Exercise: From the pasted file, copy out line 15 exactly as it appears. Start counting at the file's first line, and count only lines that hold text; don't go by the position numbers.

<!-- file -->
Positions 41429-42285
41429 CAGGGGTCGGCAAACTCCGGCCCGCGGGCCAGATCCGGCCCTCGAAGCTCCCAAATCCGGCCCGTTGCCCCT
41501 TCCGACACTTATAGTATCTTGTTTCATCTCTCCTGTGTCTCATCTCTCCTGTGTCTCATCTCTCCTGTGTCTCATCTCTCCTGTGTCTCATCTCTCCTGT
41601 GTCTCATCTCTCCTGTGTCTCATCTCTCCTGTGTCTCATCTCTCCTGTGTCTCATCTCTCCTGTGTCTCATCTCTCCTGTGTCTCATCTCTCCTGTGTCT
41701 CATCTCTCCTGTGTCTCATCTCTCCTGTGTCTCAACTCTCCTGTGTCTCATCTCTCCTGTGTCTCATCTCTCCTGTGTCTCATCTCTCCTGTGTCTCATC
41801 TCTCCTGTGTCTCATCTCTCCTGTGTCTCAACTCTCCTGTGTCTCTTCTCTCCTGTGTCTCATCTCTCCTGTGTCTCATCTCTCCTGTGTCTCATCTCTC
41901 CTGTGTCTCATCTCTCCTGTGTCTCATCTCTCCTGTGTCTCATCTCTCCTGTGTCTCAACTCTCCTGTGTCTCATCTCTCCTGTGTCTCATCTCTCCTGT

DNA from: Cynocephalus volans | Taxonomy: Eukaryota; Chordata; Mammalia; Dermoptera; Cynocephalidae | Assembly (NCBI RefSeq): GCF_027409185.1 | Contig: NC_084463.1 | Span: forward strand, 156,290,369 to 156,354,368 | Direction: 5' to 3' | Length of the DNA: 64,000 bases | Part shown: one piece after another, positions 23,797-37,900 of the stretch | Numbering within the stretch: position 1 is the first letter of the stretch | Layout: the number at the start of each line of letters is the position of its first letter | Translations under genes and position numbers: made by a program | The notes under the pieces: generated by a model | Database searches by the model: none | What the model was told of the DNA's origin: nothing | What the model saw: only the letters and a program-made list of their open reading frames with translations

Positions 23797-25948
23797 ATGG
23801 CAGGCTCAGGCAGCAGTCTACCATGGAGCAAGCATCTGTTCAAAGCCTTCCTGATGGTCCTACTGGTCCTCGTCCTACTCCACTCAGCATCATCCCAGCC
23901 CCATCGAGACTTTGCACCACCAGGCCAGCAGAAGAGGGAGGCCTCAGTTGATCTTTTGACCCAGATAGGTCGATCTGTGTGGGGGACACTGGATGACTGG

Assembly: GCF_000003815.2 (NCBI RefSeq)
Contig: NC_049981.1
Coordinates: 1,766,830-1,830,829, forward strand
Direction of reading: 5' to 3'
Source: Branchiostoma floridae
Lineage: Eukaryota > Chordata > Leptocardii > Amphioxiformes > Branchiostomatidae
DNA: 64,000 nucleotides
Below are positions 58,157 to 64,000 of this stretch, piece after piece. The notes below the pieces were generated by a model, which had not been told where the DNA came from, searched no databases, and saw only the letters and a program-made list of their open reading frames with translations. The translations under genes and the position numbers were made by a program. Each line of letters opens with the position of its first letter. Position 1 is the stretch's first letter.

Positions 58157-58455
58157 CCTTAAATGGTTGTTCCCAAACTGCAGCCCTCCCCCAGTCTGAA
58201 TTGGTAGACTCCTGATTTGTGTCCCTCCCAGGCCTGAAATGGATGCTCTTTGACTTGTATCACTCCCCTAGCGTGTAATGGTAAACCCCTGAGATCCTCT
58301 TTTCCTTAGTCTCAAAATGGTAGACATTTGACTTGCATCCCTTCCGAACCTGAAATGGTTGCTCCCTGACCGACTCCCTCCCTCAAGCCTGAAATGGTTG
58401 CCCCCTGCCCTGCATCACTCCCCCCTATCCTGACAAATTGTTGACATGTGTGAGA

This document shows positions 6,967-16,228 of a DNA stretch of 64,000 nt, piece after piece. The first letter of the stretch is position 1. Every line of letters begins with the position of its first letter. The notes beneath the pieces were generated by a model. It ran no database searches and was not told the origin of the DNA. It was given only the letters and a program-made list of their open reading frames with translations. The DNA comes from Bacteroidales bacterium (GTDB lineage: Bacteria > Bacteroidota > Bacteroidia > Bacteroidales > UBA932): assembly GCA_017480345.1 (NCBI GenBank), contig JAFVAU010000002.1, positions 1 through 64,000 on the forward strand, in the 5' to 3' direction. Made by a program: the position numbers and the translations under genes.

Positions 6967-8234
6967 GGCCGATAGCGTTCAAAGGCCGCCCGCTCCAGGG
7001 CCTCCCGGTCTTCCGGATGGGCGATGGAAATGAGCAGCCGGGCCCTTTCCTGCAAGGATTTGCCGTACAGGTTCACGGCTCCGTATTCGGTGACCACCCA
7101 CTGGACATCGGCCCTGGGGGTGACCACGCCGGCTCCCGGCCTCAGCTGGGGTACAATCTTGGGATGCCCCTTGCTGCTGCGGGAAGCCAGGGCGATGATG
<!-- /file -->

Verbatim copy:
Coordinates: 1,766,830-1,830,829, forward strand